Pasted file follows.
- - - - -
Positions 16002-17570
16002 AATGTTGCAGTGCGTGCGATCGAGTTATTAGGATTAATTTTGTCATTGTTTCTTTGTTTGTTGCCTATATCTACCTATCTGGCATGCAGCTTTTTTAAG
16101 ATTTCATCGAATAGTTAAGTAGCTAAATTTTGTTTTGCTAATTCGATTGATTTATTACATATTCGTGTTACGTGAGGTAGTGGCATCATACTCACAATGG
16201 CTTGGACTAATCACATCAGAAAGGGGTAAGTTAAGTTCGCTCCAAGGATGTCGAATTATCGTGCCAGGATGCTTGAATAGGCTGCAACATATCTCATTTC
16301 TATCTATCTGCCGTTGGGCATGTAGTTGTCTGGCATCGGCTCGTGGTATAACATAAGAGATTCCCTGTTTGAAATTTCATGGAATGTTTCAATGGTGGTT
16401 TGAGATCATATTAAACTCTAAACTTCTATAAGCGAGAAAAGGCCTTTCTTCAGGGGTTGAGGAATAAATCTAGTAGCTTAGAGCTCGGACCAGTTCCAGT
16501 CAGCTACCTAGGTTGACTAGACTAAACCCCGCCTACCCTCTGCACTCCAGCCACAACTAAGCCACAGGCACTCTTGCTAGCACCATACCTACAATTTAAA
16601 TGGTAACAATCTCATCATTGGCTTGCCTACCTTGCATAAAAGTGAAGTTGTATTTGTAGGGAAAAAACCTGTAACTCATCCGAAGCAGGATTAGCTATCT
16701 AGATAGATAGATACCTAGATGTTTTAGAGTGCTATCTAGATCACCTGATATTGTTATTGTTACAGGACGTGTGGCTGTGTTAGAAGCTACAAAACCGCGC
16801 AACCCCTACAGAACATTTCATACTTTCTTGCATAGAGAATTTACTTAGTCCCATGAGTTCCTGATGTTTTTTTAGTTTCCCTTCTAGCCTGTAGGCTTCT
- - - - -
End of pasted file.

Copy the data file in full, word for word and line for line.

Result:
Positions 16002-17570
16002 AATGTTGCAGTGCGTGCGATCGAGTTATTAGGATTAATTTTGTCATTGTTTCTTTGTTTGTTGCCTATATCTACCTATCTGGCATGCAGCTTTTTTAAG
16101 ATTTCATCGAATAGTTAAGTAGCTAAATTTTGTTTTGCTAATTCGATTGATTTATTACATATTCGTGTTACGTGAGGTAGTGGCATCATACTCACAATGG
16201 CTTGGACTAATCACATCAGAAAGGGGTAAGTTAAGTTCGCTCCAAGGATGTCGAATTATCGTGCCAGGATGCTTGAATAGGCTGCAACATATCTCATTTC
16301 TATCTATCTGCCGTTGGGCATGTAGTTGTCTGGCATCGGCTCGTGGTATAACATAAGAGATTCCCTGTTTGAAATTTCATGGAATGTTTCAATGGTGGTT
16401 TGAGATCATATTAAACTCTAAACTTCTATAAGCGAGAAAAGGCCTTTCTTCAGGGGTTGAGGAATAAATCTAGTAGCTTAGAGCTCGGACCAGTTCCAGT
16501 CAGCTACCTAGGTTGACTAGACTAAACCCCGCCTACCCTCTGCACTCCAGCCACAACTAAGCCACAGGCACTCTTGCTAGCACCATACCTACAATTTAAA
16601 TGGTAACAATCTCATCATTGGCTTGCCTACCTTGCATAAAAGTGAAGTTGTATTTGTAGGGAAAAAACCTGTAACTCATCCGAAGCAGGATTAGCTATCT
16701 AGATAGATAGATACCTAGATGTTTTAGAGTGCTATCTAGATCACCTGATATTGTTATTGTTACAGGACGTGTGGCTGTGTTAGAAGCTACAAAACCGCGC
16801 AACCCCTACAGAACATTTCATACTTTCTTGCATAGAGAATTTACTTAGTCCCATGAGTTCCTGATGTTTTTTTAGTTTCCCTTCTAGCCTGTAGGCTTCT